Kansas State University

  1. K-State Home
  2. »Agronomy Home
  3. »K-State Agronomy eUpdates
  4. »eUpdate 715 October 16th, 2018»Freezing temperatures: Potential impacts on crop yield

K-State Agronomy eUpdates

Department of Agronomy

Kansas State University

1712 Claflin Rd.

2004 Throckmorton PSC

Manhatan, KS 66506

785-532-6101

agronomy@ksu.edu

Extension Agronomy

Freezing temperatures: Potential impacts on crop yield


Minimum air temperatures during the October 15-16 period dropped well below 30 degrees F in all but the extreme southeast corner of Kansas. This will pose a problem during the grain-filling period of summer row crops (Figure 1).

The risk of damage to summer row crops is a function of the current developmental stage of the crop and the minimum temperature and the duration of the freeze events.
 

Figure 1. Lowest minimum temperatures as of 7:00 a.m., October 15 and 16, 2018 (Kansas Mesonet)

 

Duration of damaging temperatures

The coldest temperatures dropped into the single digits in northwest Kansas, with the lowest reading of 9 degrees F at the Cheyenne Mesonet station on October 15. In addition to the lengthy time below freezing on October 15, by the following day (October 16), the sub-freezing temperatures had penetrated into the southeast corner of Kansas for several hours (Figure 2).


Figure 2. Hours of air temperatures below 32 degrees F from October 15 to 16, 2018 at 7:00 a.m.


Effect on summer row crops

Corn:

In most of the state, corn is mature and being harvested. The most sensitive areas, with higher probabilities of showing effects of low temperature impacts, are the northwest and west central parts of Kansas but with a potential low impact on number of acres affected due to the advanced phenology (close or already matured). Corn can be affected when temperatures are below or at 32 degrees F. The further temperatures drop below 32 degrees, the less exposure time it takes to damage corn. Test weight is usually impacted, and grains are susceptible to mechanical and drying damage. However, even though final maximum weight is not affected once the black layer is formed, producers might encounter impacts on slow dry-down conditions to harvest.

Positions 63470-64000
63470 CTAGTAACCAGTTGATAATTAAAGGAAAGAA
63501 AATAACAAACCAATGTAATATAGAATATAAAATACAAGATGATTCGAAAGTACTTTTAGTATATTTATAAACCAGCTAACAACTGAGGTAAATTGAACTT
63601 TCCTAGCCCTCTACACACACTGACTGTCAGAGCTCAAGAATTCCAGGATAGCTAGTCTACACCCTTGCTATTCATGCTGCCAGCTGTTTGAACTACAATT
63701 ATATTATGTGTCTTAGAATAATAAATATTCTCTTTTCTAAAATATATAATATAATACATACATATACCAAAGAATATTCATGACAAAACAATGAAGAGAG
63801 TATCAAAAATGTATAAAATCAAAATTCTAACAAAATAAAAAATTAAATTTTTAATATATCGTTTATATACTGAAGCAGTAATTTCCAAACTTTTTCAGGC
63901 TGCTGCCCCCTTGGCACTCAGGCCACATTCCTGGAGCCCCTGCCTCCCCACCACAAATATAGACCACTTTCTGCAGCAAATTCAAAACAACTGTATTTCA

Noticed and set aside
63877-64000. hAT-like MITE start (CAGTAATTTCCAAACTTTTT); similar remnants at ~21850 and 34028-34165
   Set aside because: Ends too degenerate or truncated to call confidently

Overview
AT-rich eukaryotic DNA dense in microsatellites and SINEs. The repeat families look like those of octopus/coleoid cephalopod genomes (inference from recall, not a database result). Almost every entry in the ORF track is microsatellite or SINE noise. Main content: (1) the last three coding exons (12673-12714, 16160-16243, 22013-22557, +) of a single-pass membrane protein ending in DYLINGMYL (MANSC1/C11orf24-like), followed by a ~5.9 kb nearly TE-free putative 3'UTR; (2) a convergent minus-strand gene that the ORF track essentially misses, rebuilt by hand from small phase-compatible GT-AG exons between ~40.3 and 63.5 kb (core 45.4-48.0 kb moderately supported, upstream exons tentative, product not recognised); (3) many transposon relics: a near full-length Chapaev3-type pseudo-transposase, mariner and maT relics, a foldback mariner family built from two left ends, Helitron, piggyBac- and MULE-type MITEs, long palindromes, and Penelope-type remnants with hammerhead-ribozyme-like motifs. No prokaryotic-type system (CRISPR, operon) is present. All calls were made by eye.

Soybean:

Soybean is currently in the final reproductive stages (dropping leaves) in Kansas (87% dropping leaves based on the most recent USDA Crop Progress and Condition report). Temperatures below 32 degrees F can interrupt seed fill and affect yield through lower test weight and seed quality (primarily affecting protein deposition). Necrosis (death) of the leaf canopy is a visible symptom of freeze damage in soybeans. With soybean, absolute temperature is more important than the duration of the freeze event. The most severe injury occurs with temperatures less than 28 degrees F. As the crop approaches maturity, the impact of a freeze event on soybean yields declines. The most affected soybean acreage will be related to areas of late-planted and double crop soybean around the north central and western parts of the state. In addition, soybeans impacted by freeze are often slow to dry, influencing costs if additional drying is required.

Sorghum:

More than half of the sorghum in Kansas has already reached maturity (79% mature based on the most recent USDA Crop Progress and Condition report) but is not yet in fully harvesting mode (only 19% harvested – behind the 28% average for the last 5-years). Most likely the lowest proportion of mature sorghum is located in the north central and northwest areas of Kansas. Low temperatures will reduce seed growth, affecting final test weight and seed quality, making the harvest process more difficult. A freeze will kill sorghum if the stalks are frozen, impairing the flow of nutrients to the grain. A freeze at the hard dough stage (before grain matures) will result in lower weight and chaffy seeds. Implications on drying conditions, slow to dry, and harvest operations should consider in sorghum that was affected by a hard freeze.

 

 

Ignacio A. Ciampitti, Crop Production and Cropping Systems Specialist
ciampitti@ksu.edu

Mary Knapp, Weather Data Library
mknapp@ksu.edu